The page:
Implication Of Human Rights

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Human rights are generally moral rights claimed by everyone and held against everyone, especially against those who run social institutions (Orend, 2002:37). With the advent of the United Nations (UN) and the subsequent adoption of The Universal Declaration of Human Rights (UDHR) in 1948, the concept of human rights has turned out to be one of the most contemporary issues across the globe. The UN Charter, which was adopted in 1945, was the first international document to recognize the protection and promotion of human rights as an obligation to be carried out by individual, as well as collective states (Langley, 1999). The main reason behind the adoption of the charter was, according to Smith (2007) to forestall the reoccurrence of the horrible…show more content…
Unfortunately, states, according to Hakemulder et al (1998), are often the very abuser of the rights of the citizens they are required to protect. However, it should be noted that though the state bears the primary responsibility in issues of human rights, other organs of the society, such as corporations (Addo, 1999) are included in the protection of human rights. Although there are international human rights instruments which the UN has produced to serve as common standard of achievement for all people, countless human rights violations occur across the globe. These violations could be committed by non-state actors through direct involvement or indirectly when they consent to such violations. Non-state actors such as individuals, groups, informal or organised, ad hoc or continuous, may pose as violators, protectors or intermediaries. Consequently, it is imperative that they be examined so that they could be held accountable for these violations. It is also important to ascertain the reasons for state inability to safeguard human rights (Arat,…show more content…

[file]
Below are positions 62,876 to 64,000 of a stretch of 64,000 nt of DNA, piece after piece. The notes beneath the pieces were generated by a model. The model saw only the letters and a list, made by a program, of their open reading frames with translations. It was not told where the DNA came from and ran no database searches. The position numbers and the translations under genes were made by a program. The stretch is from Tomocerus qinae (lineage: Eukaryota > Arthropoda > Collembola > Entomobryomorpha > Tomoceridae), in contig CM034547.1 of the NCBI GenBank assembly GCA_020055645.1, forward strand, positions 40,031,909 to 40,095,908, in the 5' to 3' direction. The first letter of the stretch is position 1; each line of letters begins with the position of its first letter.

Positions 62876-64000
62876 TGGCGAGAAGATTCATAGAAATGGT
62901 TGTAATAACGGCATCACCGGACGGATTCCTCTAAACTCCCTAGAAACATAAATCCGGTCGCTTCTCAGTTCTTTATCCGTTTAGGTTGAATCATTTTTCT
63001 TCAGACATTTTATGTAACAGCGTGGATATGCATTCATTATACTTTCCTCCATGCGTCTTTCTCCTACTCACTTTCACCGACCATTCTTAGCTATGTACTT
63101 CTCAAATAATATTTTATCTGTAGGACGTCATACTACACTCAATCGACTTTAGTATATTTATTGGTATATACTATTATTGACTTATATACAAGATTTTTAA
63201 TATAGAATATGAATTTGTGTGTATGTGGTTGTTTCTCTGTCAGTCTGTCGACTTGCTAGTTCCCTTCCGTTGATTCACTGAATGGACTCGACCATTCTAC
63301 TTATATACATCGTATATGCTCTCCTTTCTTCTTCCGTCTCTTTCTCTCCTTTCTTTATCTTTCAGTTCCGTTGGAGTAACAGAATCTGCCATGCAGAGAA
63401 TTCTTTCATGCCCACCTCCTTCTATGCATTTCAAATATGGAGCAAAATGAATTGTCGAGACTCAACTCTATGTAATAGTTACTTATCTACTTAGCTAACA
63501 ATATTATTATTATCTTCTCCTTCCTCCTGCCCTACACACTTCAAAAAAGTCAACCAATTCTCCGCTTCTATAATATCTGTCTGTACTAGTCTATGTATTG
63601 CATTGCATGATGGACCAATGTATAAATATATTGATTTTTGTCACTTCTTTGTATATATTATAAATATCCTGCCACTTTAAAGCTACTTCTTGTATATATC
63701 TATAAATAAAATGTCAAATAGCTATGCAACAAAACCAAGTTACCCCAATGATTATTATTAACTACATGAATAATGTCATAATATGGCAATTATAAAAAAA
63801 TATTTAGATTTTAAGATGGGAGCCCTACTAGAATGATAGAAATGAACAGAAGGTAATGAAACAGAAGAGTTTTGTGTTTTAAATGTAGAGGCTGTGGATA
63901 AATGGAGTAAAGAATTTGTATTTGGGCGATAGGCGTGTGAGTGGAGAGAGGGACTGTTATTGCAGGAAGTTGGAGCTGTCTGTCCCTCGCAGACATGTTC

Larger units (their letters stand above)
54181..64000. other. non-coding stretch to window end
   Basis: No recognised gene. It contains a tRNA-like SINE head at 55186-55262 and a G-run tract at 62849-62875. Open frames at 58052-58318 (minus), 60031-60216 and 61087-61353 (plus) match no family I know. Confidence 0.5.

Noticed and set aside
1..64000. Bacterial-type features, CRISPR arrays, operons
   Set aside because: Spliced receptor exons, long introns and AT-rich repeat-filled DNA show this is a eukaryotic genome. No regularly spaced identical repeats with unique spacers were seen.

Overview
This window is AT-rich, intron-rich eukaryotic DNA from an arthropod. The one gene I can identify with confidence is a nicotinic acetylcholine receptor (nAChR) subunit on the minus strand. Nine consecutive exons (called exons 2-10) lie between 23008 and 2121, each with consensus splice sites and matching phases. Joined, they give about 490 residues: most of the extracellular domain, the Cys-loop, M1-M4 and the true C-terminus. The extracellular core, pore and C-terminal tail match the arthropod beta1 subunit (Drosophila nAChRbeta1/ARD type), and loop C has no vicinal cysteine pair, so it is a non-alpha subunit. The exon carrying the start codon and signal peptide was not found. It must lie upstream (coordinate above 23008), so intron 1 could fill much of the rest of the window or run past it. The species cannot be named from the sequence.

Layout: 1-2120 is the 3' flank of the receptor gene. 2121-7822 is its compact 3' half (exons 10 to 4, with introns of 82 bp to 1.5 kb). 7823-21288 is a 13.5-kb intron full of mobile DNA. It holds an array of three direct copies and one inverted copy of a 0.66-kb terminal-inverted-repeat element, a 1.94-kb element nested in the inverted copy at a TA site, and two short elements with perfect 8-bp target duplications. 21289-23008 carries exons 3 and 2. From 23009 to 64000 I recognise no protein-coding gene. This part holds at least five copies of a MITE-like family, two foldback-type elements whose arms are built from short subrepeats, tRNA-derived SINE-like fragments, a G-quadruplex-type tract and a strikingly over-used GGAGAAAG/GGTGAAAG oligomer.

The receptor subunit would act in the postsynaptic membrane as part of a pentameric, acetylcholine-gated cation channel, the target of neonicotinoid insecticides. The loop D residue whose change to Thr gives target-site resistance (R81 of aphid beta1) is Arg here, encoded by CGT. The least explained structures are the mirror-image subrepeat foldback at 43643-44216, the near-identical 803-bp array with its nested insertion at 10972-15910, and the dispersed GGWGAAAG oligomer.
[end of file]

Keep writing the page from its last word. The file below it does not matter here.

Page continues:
These organisations monitor violations of human rights, lobby for reform and feed the press with information on the subject. The many humanitarian crises in the last decade have also caused media organisations to increase their coverage of human rights. Some of the most serious human rights violations have either taken place in the context of armed conflict, or have been the immediate cause of conflict erupting. One effect of this has been to muddy a distinction between human rights and humanitarian issues that was already none too clear in the minds of many journalists. Yet the impact of these crises in pushing human rights into the foreground has been indisputable, above all those crises in the former Yugoslavia and Central Africa. Though journalists have expanded coverage of human rights issues into new areas, many human rights issues are under-reported. Issues that are less visible, or slow processes, are covered rarely. Human rights are still taken largely to mean political and civil rights, and the importance of economic, social and cultural rights is ignored widely by the media in their coverage of economic issues, including the international economy, poverty, inequity and social and economic

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